4: Central Nervous System
Approved: 1 Sep 2012. Last amended: 21 Jul 2020.
4.1 Hypnotics and anxiolytics
- Anxiety and insomnia should, where possible, be managed by non-pharmaceutical means. Medication should be reserved for severe and disabling cases.
- Benzodiazepines are indicated for the short-term relief of anxiety (2 to 4 weeks) to alleviate acute conditions. Tolerance and dependence can occur after only a few weeks.
- Benzodiazepines should be avoided where there is a history of substance misuse including alcohol.
- To reduce the risk of tolerance and dependence benzodiazepines should be prescribed on an 'as required' basis.
- Refer to BNF (section 4.1) for information on benzodiazepine withdrawal
- There are a number of “good sleep guides” available to view on the internet, which suggest how to achieve and maintain a healthy sleep cycle.
Before a hypnotic is prescribed the underlying cause should be identified and addressed, and realistic sleep requirements should be discussed with the patient.
All hypnotics should be used for the minimum length of time due to the risks of dependence.
Patients who require short term treatment for insomnia during their hospital admission should not routinely be prescribed a hypnotic to continue following discharge.
Melatonin (Circadin® only)
Sleep reversal associated with dementia where hypnotics are not suitable. General & Old Age Medicine Consultant only. Inpatient use only
Benzodiazepines should be prescribed at the lowest possible dose for the shortest possible time due to the risk of dependence.
Diazepam should be used with caution in the elderly. Lorazepam is preferred in these patients.
Some antidepressants are licensed for anxiety: see section 4.3
Conscious sedation for procedures. Use with caution: NPSA Rapid Response Report
See chapter 2.4 (Anxiety with Palpitations, Sweating, Tremors)
4.2 Drugs used in psychoses and related disorders
4.2.1 Antipsychotic drugs
The choice of drug should be made by the patient and healthcare professional together, considering the relative potential of individual antipsychotic drugs to cause extrapyramidal side effects (including akathisia), metabolic side effects (including weight gain) and other side effects (including unpleasant subjective experiences).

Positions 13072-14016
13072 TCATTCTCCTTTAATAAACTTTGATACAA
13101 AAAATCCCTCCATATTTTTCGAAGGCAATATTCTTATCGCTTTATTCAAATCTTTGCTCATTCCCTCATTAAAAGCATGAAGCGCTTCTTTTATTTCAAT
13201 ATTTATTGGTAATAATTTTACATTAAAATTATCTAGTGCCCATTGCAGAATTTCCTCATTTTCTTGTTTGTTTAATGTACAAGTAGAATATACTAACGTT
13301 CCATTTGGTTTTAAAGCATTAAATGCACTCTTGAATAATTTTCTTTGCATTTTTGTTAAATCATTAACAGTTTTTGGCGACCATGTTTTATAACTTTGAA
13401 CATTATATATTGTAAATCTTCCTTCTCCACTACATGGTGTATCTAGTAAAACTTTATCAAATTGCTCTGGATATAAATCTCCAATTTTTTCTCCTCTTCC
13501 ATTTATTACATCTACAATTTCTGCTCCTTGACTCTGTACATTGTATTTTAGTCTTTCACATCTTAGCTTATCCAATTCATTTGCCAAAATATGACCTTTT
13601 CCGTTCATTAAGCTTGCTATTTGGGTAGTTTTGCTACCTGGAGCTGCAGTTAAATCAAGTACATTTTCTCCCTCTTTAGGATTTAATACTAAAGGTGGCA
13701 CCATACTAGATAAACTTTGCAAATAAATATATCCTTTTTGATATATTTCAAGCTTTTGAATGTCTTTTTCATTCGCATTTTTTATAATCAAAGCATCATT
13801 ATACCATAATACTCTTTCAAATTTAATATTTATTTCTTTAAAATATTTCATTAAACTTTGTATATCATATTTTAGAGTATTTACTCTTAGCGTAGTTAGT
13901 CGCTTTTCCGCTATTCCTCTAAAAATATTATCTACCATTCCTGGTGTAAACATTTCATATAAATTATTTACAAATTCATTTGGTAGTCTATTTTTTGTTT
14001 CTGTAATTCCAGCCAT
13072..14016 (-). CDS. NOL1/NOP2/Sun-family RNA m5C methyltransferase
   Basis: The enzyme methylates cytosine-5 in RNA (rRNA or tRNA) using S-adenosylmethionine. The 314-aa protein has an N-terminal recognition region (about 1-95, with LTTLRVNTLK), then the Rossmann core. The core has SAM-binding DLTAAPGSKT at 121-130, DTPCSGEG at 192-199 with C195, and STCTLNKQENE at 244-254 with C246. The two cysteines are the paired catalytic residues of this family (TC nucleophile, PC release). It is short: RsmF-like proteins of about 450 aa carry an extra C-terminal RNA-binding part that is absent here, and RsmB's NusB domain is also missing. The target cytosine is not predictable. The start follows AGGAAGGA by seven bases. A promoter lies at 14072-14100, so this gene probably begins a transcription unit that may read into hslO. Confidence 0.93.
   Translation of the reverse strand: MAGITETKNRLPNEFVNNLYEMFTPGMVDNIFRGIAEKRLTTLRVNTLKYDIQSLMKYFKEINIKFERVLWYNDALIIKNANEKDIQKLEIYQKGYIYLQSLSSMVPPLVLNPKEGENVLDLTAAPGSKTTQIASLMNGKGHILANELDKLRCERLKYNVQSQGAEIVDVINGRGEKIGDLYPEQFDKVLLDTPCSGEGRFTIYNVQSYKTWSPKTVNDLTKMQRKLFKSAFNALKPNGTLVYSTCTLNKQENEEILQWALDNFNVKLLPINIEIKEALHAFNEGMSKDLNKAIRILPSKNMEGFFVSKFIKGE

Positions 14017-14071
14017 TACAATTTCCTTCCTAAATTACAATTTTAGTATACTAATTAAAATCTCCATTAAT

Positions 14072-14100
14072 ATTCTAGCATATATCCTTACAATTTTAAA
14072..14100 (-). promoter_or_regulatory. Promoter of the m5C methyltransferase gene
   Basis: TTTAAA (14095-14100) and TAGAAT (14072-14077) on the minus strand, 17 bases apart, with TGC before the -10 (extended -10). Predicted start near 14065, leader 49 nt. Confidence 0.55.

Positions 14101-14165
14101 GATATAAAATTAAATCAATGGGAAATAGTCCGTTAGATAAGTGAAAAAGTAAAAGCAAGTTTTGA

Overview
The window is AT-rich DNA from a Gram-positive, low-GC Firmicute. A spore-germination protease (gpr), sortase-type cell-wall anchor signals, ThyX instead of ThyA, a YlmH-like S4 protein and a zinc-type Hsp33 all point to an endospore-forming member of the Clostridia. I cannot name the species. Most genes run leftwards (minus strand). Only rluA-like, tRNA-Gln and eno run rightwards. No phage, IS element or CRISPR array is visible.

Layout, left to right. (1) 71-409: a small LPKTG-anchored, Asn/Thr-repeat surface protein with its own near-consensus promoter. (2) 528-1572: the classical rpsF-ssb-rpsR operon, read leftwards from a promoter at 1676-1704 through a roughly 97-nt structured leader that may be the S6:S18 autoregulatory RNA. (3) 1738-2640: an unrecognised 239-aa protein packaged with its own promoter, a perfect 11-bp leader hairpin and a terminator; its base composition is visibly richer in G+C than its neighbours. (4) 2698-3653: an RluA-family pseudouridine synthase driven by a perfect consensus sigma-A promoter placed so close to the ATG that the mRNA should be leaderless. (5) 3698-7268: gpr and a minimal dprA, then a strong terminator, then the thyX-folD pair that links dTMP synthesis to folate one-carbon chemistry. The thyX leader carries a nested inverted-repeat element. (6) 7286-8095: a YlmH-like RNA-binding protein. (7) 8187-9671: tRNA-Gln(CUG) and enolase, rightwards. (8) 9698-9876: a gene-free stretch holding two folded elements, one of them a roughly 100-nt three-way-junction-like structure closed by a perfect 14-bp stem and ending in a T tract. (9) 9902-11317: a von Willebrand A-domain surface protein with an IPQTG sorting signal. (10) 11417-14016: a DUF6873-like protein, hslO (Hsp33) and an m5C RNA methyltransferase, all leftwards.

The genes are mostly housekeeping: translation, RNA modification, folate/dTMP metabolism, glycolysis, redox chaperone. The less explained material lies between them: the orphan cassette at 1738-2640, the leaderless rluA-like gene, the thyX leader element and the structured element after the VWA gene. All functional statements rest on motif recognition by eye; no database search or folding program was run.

Clozapine is restricted to patients who have not responded to two or more antipsychotics (one of which should be an atypical antipsychotic), or who are intolerant of conventional antipsychotics.
In the case of psychotic disorders occurring during the course of Parkinson's disease, olanzapine, quetiapine or sulpiride are preferable, but clozapine can be used when standard treatment has failed.
Clozapine may only be initiated by members of the healthcare team who are registered with Clozaril Patient Monitoring Service (CPMS). The patient and supplying Pharmacist must also be registered with the CPMS.
Full blood counts are required prior to and during clozapine treatment.
Olanzapine (standard formulation)
Quetiapine (standard formulation)
Chlorpromazine and pericyazine
Swallowing problems, compliance issues
Quetiapine (modified release)
Zaluron XL and Biquelle XL are the preparations of choice. Compliance issues or acute titration (after titration phase, consider whether switching to standard preparation is feasible).
For patients where movement disorders, sedation or metabolic syndrome make treatment with other first- or second-generation antipsychotics unfeasible. NICE TA213
Schizophrenia. Senior Psychiatry advice only.
4.2.2 Antipsychotic long acting injections
These preparations may only be initiated on the advice of senior medical staff working in psychiatry.
Please refer to BNF section for advice on equivalent doses of antipsychotic drugs.